The decision of whether or not a federal prison will be constructed in Letcher County could be announced within the next few months.
The Federal Bureau of Prisons’ (BOP) Final Environmental Impact Statement (FEIS) for a proposed Unites States Penitentiary (USP) and Federal Prison Camp (FPC) in Letcher County could be completed and released by summer, according to Tom Webber, BOP chief of Capacity Planning and Construction Branch. If BOP officials decide to locate a federal prison in Letcher County, the FEIS will include the preferred site — about 753 acres in Payne Gap owned by Pike County road builder Leonard Lawson or 700 acres in Roxana owned by Rondall Meade and Sherwood Ison.
Cristina E. Ailes, an environmental scientist with Cardno, an infrastructure and environmental services company, said 335 citizens attended a public meeting in the Letcher County Central High School auditorium on March 12 to discuss the Draft Environmental Impact Statement (DEIS) and the BOP’s proposal. Bureau representatives were on hand to talk about the proposed alternatives, the proposed action, and the environmental effects.
Both sites require extensive excavation and fill material to level and prepare the sites for construction, according to the DEIS, which was released Feb. 12. Excavation and grading associated with the Payne Gap site are estimated to cost $217,327,748 and the cost is estimated to total $141,116,447 for excavation and grading at the Roxana site.
If the Payne Gap site is chosen, wastewater and natural gas infrastructure would be significantly impacted.
Water resources would be impacted at both sites. According to the DEIS, 2.84 acres of wetland and 14,693 linear feet of stream at Payne Gap site and 2.28 acres of wetland and 8,714 linear feet of stream at the Roxana site would be impacted by construction.
Indiana bat habitats are located at both sites requiring $719,400 for mitigation at the Payne Gap site and $973,500 for mitigation at the Roxana site.
The Payne Gap site contains 218 acres of deforestation and the Roxana site contains 118 acres of deforestation.
Construction at both sites will have adverse impacts to traffic, as well as an impact to roadways at Roxana. Potential roadway improvements would be required at both sites, according to the DEIS. A traffic impact study will be included in the FEIS.
The United States Penitentiary would house 1,088 high-security male inmates and a Federal Prison Camp would house 128 minimumsecurity male inmates, and together would employ about 300 full-time staff members.
In addition to the two facilities, the site would include a central utility plant, a firing range, two warehouses and a staff training building.
After the FEIS is released, there will be a 30-day period to review the document, Webber said. Then the BOP director will sign the Record of Decision.
Contingent on funding, the BOP would then acquire a design/build contractor to construct a facility.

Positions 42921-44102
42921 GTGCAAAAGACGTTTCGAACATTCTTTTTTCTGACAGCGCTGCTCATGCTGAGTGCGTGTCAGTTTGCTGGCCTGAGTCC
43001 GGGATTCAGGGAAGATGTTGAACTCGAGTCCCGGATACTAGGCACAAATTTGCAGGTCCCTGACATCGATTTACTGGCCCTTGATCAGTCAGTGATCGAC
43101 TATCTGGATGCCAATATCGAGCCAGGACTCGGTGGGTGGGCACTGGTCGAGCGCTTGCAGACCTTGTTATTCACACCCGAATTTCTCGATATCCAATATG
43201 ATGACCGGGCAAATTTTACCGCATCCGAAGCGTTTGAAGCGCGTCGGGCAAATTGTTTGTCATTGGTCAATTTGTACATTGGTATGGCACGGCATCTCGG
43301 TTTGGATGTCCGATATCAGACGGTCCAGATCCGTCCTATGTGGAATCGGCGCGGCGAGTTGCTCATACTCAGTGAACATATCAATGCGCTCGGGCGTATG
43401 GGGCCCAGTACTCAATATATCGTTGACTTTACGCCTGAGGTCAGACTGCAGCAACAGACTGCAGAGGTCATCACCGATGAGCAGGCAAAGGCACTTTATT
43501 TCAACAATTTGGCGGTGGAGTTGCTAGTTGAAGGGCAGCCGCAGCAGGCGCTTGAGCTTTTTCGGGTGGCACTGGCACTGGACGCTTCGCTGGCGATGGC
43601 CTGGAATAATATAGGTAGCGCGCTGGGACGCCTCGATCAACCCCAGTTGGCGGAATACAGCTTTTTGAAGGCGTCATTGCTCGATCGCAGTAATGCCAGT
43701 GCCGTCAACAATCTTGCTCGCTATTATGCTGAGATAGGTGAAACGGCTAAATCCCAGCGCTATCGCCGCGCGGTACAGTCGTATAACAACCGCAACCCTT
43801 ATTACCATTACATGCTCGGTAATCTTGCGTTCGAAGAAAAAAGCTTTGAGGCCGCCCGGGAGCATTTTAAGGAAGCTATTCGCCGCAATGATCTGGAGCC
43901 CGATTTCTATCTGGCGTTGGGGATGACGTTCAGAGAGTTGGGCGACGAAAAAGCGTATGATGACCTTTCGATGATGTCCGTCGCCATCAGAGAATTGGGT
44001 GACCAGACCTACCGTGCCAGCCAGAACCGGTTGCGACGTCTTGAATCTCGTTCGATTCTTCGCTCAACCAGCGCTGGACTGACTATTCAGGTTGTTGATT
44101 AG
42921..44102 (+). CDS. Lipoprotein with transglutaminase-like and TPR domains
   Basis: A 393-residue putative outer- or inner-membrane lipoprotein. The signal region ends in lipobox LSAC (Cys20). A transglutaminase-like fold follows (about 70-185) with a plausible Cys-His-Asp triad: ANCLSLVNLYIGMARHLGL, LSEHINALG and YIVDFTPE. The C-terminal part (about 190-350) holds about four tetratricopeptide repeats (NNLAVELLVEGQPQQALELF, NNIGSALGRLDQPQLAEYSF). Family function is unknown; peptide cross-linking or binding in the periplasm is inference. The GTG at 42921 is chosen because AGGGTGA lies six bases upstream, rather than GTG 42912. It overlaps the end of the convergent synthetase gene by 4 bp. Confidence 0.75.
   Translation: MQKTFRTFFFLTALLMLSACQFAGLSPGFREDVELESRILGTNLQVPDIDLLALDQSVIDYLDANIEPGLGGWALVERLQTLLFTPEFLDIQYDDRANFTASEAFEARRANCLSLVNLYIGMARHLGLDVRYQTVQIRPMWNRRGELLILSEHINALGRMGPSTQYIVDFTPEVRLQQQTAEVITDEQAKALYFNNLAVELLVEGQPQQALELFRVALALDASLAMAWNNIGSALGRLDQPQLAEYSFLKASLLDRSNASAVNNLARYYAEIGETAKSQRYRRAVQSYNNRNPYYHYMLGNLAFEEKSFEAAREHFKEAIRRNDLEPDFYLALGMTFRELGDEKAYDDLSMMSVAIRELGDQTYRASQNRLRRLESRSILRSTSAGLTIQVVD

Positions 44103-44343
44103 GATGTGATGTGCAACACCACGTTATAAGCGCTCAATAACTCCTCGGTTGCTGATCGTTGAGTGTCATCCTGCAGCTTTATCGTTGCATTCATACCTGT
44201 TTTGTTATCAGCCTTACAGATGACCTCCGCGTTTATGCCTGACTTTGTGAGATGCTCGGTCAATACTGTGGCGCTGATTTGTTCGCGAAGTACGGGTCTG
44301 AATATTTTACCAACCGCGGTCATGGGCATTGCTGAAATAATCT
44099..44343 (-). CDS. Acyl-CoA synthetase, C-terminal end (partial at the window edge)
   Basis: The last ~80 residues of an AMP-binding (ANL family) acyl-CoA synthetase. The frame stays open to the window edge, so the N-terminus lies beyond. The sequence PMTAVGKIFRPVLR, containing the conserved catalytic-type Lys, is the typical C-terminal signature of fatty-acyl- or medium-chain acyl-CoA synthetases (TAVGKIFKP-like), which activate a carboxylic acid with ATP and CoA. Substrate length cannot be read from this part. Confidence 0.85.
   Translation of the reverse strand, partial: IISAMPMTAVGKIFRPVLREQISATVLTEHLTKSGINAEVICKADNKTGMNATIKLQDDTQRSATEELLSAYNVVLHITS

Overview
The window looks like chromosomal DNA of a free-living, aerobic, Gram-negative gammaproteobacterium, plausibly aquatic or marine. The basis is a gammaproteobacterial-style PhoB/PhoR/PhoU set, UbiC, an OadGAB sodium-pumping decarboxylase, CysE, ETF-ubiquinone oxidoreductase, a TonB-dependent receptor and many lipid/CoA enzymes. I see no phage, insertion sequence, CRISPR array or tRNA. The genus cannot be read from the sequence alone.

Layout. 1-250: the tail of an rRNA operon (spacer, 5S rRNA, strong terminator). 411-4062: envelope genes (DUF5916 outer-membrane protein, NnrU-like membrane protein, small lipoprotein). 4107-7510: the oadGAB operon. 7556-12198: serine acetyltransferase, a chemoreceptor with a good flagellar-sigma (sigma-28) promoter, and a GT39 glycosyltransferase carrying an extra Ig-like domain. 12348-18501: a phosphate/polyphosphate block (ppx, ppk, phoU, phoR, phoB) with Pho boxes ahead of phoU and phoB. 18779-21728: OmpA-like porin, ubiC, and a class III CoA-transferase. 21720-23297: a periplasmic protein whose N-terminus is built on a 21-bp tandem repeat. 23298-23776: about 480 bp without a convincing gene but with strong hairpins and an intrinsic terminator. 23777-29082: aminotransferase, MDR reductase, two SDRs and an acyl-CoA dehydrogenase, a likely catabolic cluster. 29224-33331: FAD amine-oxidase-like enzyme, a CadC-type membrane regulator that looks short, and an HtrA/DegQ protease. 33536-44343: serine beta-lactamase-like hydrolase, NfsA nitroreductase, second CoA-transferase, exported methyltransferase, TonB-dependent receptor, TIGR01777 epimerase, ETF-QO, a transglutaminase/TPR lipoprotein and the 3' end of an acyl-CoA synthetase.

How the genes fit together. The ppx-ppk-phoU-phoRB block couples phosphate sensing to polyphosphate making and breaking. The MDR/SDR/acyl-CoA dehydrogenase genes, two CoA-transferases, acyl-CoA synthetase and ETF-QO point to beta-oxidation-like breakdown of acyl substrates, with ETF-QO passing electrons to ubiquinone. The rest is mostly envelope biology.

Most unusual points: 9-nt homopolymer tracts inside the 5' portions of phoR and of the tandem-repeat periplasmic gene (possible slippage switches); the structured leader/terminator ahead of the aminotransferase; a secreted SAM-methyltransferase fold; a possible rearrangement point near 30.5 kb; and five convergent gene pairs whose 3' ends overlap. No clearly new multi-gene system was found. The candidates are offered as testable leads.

Webber said the cost of building a federal prison camp in Letcher County is $460 million to $510 million.
“The issue right now is getting funding for the project,” said Webber.
Webber said most areas considered as a future location for a federal prison have local officials or community groups approach the BOP with proposed sites. With the assistance of U.S. Rep. Harold “Hal” Rogers, the Letcher County Planning Commission, which is a group of local business leaders and concerned citizens, decided nearly a decade ago to advocate for a federal prison to be built in Letcher County to bring jobs to the area.
“They have been very helpful in assisting us in any way they can,” said Webber.
Elwood Cornett, chairman of the Letcher County Planning Commission, has served as the point of contact for the BOP and is regularly updated by Webber on the status of the proposal. Cornett said he received positive feedback in regards to Thursday’s public meeting.
“The folks from Washington seemed pleased with the numbers,” said Cornett.
Webber said the attendance at the public meeting was higher than similar public meetings hosted by BOP officials held in other areas.
“We typically don’t get a turnout like that,” said Webber. “The support for the project is considerable.”
The main reason for building a federal prison in Letcher County is to reduce crowding at other federal facilities, Webber said.
The medium-level security facilities have a 36 percent crowding rate and the high-level security facilities are at a 51 percent crowding rate.
“Anything we can do to reduce crowding is helpful,” said Webber.
High-level security prisons have walls or double fences, guard towers and close staff supervision. The perimeter is patrolled 24 hours a day.
An escape is “extremely rare,” said Webber.
Cornett visited a federal prison and he said it was secure.
“I can see where they just can’t get out of that place,” said Cornett.
Issac J. Gaston, senior site specialist with the BOP Capacity Planning and Construction Branch, said every fulltime employee, including secretaries and cooks, are federal law enforcement officers.
“It makes your community even safer,” said Gaston.
If the BOP decides to build a prison in Letcher County, jobs will be created during the construction phase in addition to employment at the prison. Gaston said 50 to 60 percent of jobs are held by people who live within a 100- to 150-mile radius of the prison.